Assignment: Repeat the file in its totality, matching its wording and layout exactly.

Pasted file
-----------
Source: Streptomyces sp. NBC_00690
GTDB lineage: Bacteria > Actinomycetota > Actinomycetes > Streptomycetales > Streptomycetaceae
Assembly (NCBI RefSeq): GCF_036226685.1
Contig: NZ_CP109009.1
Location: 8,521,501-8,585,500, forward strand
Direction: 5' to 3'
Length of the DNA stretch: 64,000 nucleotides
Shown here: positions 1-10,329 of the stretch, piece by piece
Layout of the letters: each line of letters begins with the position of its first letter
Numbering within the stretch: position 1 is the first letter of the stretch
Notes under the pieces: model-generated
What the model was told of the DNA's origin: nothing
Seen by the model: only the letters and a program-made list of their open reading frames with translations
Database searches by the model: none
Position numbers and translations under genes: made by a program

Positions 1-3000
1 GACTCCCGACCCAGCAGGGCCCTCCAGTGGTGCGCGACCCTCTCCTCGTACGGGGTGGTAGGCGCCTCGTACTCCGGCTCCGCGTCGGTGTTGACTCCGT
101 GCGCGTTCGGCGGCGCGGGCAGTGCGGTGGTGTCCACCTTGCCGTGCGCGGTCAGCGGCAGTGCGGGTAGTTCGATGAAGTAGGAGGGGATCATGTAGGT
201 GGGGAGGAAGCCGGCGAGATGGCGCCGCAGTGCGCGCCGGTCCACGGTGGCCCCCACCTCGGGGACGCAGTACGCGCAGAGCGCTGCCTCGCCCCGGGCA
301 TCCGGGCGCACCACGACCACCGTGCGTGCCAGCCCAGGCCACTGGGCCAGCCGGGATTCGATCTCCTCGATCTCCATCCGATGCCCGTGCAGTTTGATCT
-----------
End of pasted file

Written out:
Source: Streptomyces sp. NBC_00690
GTDB lineage: Bacteria > Actinomycetota > Actinomycetes > Streptomycetales > Streptomycetaceae
Assembly (NCBI RefSeq): GCF_036226685.1
Contig: NZ_CP109009.1
Location: 8,521,501-8,585,500, forward strand
Direction: 5' to 3'
Length of the DNA stretch: 64,000 nucleotides
Shown here: positions 1-10,329 of the stretch, piece by piece
Layout of the letters: each line of letters begins with the position of its first letter
Numbering within the stretch: position 1 is the first letter of the stretch
Notes under the pieces: model-generated
What the model was told of the DNA's origin: nothing
Seen by the model: only the letters and a program-made list of their open reading frames with translations
Database searches by the model: none
Position numbers and translations under genes: made by a program

Positions 1-3000
1 GACTCCCGACCCAGCAGGGCCCTCCAGTGGTGCGCGACCCTCTCCTCGTACGGGGTGGTAGGCGCCTCGTACTCCGGCTCCGCGTCGGTGTTGACTCCGT
101 GCGCGTTCGGCGGCGCGGGCAGTGCGGTGGTGTCCACCTTGCCGTGCGCGGTCAGCGGCAGTGCGGGTAGTTCGATGAAGTAGGAGGGGATCATGTAGGT
201 GGGGAGGAAGCCGGCGAGATGGCGCCGCAGTGCGCGCCGGTCCACGGTGGCCCCCACCTCGGGGACGCAGTACGCGCAGAGCGCTGCCTCGCCCCGGGCA
301 TCCGGGCGCACCACGACCACCGTGCGTGCCAGCCCAGGCCACTGGGCCAGCCGGGATTCGATCTCCTCGATCTCCATCCGATGCCCGTGCAGTTTGATCT